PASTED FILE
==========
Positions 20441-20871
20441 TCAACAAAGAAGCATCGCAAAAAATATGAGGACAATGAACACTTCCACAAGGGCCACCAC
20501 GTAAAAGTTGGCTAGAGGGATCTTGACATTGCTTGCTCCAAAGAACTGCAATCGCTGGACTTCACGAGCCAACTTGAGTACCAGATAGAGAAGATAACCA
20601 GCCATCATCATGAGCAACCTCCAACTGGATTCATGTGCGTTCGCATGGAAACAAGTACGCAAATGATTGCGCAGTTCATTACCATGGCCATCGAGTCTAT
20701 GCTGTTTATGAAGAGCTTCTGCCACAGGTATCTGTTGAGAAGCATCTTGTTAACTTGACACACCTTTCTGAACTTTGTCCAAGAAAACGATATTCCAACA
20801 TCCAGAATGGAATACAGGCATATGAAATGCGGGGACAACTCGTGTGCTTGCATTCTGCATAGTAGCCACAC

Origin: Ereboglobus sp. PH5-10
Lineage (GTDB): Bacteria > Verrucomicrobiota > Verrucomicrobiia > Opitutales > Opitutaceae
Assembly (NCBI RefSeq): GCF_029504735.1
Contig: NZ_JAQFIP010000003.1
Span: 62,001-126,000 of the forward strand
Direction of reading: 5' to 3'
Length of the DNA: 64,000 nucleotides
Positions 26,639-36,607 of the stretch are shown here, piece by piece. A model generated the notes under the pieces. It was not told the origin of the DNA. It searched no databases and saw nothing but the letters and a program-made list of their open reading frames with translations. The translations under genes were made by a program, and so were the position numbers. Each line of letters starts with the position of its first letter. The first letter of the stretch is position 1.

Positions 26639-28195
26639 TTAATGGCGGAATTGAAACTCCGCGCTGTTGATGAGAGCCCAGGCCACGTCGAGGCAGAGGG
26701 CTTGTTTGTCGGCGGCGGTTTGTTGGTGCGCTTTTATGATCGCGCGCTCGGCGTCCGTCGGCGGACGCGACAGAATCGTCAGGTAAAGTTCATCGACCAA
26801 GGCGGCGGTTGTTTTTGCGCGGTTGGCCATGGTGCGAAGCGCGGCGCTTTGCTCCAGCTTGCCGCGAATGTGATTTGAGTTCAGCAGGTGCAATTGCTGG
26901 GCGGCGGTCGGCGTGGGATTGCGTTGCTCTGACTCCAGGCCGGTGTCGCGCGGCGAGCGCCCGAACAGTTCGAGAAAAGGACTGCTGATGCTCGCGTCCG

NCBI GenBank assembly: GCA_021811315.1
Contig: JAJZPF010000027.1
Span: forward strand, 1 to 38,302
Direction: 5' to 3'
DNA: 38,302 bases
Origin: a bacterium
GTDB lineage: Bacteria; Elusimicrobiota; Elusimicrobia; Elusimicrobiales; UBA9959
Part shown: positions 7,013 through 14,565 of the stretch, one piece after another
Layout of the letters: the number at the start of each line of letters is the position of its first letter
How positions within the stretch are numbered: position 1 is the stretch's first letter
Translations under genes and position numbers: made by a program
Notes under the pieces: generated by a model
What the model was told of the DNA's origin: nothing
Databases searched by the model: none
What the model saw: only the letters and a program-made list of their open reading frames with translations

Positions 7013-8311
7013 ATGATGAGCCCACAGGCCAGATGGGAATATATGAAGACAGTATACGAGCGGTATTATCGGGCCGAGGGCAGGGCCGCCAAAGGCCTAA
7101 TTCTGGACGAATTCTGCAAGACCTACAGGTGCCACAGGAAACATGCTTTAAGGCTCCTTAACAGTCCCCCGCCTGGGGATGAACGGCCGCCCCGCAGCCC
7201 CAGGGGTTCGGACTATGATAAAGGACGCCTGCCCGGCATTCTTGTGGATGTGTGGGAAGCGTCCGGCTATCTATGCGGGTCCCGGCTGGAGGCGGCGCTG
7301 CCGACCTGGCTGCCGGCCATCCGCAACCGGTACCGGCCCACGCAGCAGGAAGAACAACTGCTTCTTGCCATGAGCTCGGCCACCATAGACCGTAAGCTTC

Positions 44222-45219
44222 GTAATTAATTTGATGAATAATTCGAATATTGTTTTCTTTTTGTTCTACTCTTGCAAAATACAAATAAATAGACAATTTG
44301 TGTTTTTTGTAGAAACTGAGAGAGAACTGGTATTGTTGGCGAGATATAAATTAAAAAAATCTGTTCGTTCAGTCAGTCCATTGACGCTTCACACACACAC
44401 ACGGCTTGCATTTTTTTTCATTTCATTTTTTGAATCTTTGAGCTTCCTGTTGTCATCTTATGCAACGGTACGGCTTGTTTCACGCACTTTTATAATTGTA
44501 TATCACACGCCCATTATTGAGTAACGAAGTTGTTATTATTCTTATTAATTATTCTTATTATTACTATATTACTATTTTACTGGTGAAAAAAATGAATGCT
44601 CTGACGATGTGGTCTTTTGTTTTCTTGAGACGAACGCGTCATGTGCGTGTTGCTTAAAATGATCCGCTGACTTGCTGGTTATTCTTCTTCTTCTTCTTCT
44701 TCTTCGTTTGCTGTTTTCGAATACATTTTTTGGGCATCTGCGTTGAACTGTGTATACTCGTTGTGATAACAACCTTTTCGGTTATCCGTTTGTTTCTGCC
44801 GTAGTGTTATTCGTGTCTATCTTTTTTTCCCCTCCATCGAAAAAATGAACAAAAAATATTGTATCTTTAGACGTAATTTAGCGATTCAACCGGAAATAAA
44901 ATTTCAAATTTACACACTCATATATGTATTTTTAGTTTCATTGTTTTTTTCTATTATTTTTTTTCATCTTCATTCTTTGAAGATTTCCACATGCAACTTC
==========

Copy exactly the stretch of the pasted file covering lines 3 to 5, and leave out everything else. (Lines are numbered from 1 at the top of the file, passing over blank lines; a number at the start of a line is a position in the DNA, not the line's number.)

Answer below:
20501 GTAAAAGTTGGCTAGAGGGATCTTGACATTGCTTGCTCCAAAGAACTGCAATCGCTGGACTTCACGAGCCAACTTGAGTACCAGATAGAGAAGATAACCA
20601 GCCATCATCATGAGCAACCTCCAACTGGATTCATGTGCGTTCGCATGGAAACAAGTACGCAAATGATTGCGCAGTTCATTACCATGGCCATCGAGTCTAT
20701 GCTGTTTATGAAGAGCTTCTGCCACAGGTATCTGTTGAGAAGCATCTTGTTAACTTGACACACCTTTCTGAACTTTGTCCAAGAAAACGATATTCCAACA